- The bill introduces “flexibility” to the eight-hour workday by institutionalising a 10-hour workday with NO extra payment. The extra hours will be added up and “exchanged” with days-off or days of leave within six months. Many employers were already not paying over hours in the Greek slavery machine. Now, this would become institutionalised - and we believe they will also not give the days-off in most cases. It is provided that this clause would be applied only after the employee consents, which a) undermines collective agreements and b) given the Greek labour market “jungle,” it is most expected that an employer could coerce the employee in “consenting.”

- It increases legal overtime to 150 hours a year, currently set at 96 hours in manufacturing and 120 hours in all other industries. According to Temponeras, combined with other clauses this means employers could take advantage of plenty of cheap over-hours.

- The government allows more companies to operate on Sundays.

- The bill provides for the alternative of increased compensation instead of re-hiring in the cases that the employee’s lay-off is deemed illegal or excessive. According to Temponeras, this way all protection from laying-off for the employee is abolished. With another clause, the employer can stop the process of a lay-off being declared invalid. Thus, lay-offs are actually fully deregulated. 

- Unionising is under attack: The bill circumvents the right to unionising by setting it as a prerequisite to be registered in the Unions Archives. It allows electronic voting in General Assemblies, which is said to undermine live assemblies. It violates the right to strike, according to Temponeras, by stipulating that 33% of employees will work as “security personnel,” during strikes. The bill “criminalises” strikes as it prohibits squatting entrances and spaces and exercising “psychological and physical violence”. Plus, the reasons to strike should be very specifically laid out in the strike warning, otherwise the strike would be deemed illegal. Finally, the unions’  Board of Directors will not be protected henceforth from lay-offs while the Committee for Protecting Unionists that is responsible to conclude if a unionist’s lay-off is legal is abolished.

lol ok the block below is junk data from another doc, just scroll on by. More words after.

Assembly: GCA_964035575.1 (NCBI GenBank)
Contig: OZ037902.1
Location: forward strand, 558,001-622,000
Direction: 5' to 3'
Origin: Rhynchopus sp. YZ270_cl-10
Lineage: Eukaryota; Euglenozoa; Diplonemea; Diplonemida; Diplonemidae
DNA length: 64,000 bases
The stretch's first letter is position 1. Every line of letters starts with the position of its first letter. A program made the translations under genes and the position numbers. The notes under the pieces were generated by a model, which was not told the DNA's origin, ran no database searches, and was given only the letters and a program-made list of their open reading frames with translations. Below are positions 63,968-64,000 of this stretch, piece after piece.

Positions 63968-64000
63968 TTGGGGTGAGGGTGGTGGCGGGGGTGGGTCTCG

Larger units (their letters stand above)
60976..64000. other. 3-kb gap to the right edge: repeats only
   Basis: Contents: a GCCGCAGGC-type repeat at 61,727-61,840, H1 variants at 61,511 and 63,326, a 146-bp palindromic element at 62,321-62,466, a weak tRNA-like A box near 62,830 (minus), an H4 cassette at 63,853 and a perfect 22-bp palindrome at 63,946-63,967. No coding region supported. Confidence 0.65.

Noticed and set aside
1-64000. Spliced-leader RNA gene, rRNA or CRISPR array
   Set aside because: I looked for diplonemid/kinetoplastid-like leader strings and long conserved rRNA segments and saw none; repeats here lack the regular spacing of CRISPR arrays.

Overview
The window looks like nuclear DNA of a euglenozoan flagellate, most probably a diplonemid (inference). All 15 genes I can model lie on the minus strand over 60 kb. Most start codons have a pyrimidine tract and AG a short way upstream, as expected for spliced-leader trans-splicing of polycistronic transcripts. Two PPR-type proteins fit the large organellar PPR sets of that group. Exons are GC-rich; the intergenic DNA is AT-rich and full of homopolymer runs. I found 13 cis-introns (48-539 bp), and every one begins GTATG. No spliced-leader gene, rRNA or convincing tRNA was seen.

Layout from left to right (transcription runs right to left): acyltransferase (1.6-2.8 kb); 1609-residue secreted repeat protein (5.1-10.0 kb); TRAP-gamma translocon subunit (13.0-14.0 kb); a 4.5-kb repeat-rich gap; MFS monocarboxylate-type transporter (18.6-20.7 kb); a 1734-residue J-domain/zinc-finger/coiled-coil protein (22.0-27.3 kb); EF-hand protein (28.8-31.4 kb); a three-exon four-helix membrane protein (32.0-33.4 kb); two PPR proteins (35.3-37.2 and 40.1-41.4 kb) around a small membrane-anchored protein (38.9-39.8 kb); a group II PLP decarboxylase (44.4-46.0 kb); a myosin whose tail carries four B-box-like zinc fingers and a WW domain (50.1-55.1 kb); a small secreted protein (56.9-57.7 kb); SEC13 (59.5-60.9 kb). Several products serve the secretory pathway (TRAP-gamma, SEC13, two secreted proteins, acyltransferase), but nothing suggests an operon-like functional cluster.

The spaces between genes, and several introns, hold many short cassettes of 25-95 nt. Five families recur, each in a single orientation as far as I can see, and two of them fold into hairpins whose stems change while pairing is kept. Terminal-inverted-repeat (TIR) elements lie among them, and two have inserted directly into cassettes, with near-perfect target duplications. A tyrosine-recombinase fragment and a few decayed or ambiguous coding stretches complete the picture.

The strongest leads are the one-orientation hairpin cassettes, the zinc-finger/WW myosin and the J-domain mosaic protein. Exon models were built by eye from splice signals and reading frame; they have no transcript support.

- The bill is also considered as undermining the Hellenic Labour Inspectorate, which has been practically weakened a long time ago.

Greece's main civil servants union ADEDY staged a 24-hour strike against the bill earlier this month and on Wednesday they protested at down-town Athens. The Communist Party protested on Thursday at Syntagma square, with its leader Dimitris Koutsoumbas stating in his speech: “We will not accept to be contemporary slaves in the 21st century.”

The opposition parties have appeared united against the bill.

At the same time the government is attacking labour rights, employers are fiercely opposing raising the minimum wage in 2021. The minimum wage is currently at 558 euros net.


Hellinikon case: The government makes a private contract law of the state.

The issue on how the former Athens airport, Hellinikon, huge area would be utilised has sparked a lot of controversy over the decades. It was promised at first that the area would become a park - one of the largest in Europe. However, it turns out that Hellinikon would become a secluded “gated” settlement with residencies, shops, offices, casinos and sky-scrappers-hubris to the Acropolis, as they would be taller than the city’s ancient landmark (more later).

One of the contracts concerning Hellinikon transformation (read: building up) of the area, was voted on Thursday in Parliament “fast-track,” without previously being discussed - a decision attempted to be justified by the fact that ND, SYRIZA and KINAL parties were supporting it.